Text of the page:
Melancholia Falls

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So I think the film is slightly on the edge of plastic.

‘Melancholia’ falls just short – The Griffon News

Here and there. Would you please write that? After the initial doomsday ballet, the film falls in two parts. The other bears the title 'Claire' and covers the countdown to the end. So now she wants to get married. That's why she wants a real wedding. And everything goes well until she cannot meet her own demands. There is a recurring line: 'Are you happy? Otherwise, the wedding is silly. You must be happy now! And they all try to bring her ashore, but she doesn't really want to be part of it.

Bride’s Mind Is on Another Planet

In the film she seems unable to engage in the situation. Isn't she serious about it? In the start she is toying with it all in an off-hand manner, because she feels so on top of things that she can poke fun at it. But slowly, melancholia descends like a curtain between her and all the things she has set in motion.

And when she gets to the wedding night, she simply can't cope. And she gets it, too. In a way, she succeeds in pulling this planet from behind the sun and she surrenders to it. She really suffers from doubts.

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And when she is at the wedding which she has imposed upon herself, she is seized by that doubt. Doubt about what? A wedding, after all, is a ritual. But is there something beyond the ritual at all? There isn't. Not to her. I'm having a tough time at parties myself.

Now we'll all have fun, fun, fun. Perhaps because melancholiacs set the stakes higher than at just a few beers and some music.

And there's more of a party if we have coloured festoons. It seems so phony. Rituals are, you know.

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But if rituals are worth nothing, that goes for everything, you know. That, I suppose, is the view of the melancholiac — that everything's hollow?

NU-NATION - Melancholia

The ritual is like a film. There has to be something in the film. And then the film's plot is the ritual that leads us to what's inside. And if there's something inside and beyond, I can relate to the ritual. But if the rituals are empty, that is: if it's no longer fun to get Christmas presents or see the joy of the kids, then the whole ritual about dragging a tree inside the living room becomes empty. So, in a way that's the eternal question of the melancholiac: is it all hollow? Is there a content? And there isn't. And that's what Justine sees every time she looks at that fucking wedding.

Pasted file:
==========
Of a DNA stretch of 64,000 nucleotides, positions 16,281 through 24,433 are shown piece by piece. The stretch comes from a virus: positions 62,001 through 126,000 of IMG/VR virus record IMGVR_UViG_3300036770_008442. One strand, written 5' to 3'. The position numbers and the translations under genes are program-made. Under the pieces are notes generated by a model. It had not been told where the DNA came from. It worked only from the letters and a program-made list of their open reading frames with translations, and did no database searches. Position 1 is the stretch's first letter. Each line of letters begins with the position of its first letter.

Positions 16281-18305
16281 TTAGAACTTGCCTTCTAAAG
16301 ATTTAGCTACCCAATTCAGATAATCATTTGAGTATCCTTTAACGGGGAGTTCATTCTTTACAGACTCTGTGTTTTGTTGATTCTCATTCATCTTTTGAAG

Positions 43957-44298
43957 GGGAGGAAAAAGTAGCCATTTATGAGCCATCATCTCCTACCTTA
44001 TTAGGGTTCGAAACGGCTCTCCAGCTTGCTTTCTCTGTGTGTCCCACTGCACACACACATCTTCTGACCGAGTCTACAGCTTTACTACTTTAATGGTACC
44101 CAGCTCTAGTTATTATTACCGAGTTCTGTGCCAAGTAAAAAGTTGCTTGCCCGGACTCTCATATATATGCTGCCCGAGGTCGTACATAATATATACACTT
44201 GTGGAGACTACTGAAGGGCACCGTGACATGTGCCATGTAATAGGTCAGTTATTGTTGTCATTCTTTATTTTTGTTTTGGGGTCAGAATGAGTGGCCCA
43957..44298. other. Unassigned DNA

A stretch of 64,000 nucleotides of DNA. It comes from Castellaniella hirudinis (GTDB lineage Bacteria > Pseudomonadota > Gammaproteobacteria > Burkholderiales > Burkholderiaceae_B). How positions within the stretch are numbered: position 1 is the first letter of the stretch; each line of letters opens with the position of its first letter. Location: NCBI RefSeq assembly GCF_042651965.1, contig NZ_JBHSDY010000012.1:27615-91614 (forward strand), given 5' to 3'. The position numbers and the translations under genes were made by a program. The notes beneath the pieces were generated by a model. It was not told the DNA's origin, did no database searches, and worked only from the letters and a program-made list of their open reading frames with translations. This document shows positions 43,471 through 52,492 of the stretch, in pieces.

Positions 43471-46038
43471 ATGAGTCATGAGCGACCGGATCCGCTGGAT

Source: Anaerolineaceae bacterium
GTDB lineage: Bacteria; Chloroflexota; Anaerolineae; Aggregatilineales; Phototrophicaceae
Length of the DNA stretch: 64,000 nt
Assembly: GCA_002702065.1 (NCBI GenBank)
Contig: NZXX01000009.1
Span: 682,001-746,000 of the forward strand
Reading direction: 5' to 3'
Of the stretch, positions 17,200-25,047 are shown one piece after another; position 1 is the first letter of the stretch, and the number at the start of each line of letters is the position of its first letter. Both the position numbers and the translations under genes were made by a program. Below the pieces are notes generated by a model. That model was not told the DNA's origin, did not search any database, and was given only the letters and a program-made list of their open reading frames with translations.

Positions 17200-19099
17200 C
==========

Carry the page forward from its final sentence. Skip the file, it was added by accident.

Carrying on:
He isn't wearing anything. She has submitted to a ritual without a meaning. And the others don't feel that? The melancholic Justine isn't just longing. She is longing for pathos and drama, Lars von Trier explains. And true values entail suffering. That's the way we think. All in all, we tend to view melancholia as more true. We prefer music and art to contain a touch of melancholia. So melancholia in itself is a value. Unhappy and unrequited love is more romantic than happy love.

For we don't think that's completely real, do we? But why does the melancholic long for shipwrecks and sudden death? Longing is true. It may be that there's no truth at all to long for, but the longing itself is true. Just like pain is true. We feel it inside. It's part of reality. How do you personally feel about the thought that the world might come to an end? As Justine says: Life is evil, right?

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And life is a wicked idea. If nobody would be in pain. Then people might say: how nasty, what about all the lives that wouldn't be lived? But I can't help seeing it all as a mean streak. What is there most of in life — misery or joy? You may argue: Orgasm. Yes, that's fine enough. But, orgasms, Ferraris and other pleasures. Yes, but with death and suffering at the other end of the scale, these weigh more, I think. And there's much more suffering and pain than pleasure.

And when you enjoy a spring day, that too is a kind of melancholy. When you're being cured of a depression, you're forced to instigate some rituals as well. Take a five minute walk, for instance. And by going through the motions, the rituals will accumulate some meaning as well. According to the motto: Fake it till you make it? However, her longings are too great. Her hankering for truth is too colossal.

I think that goes for melancholiacs in general.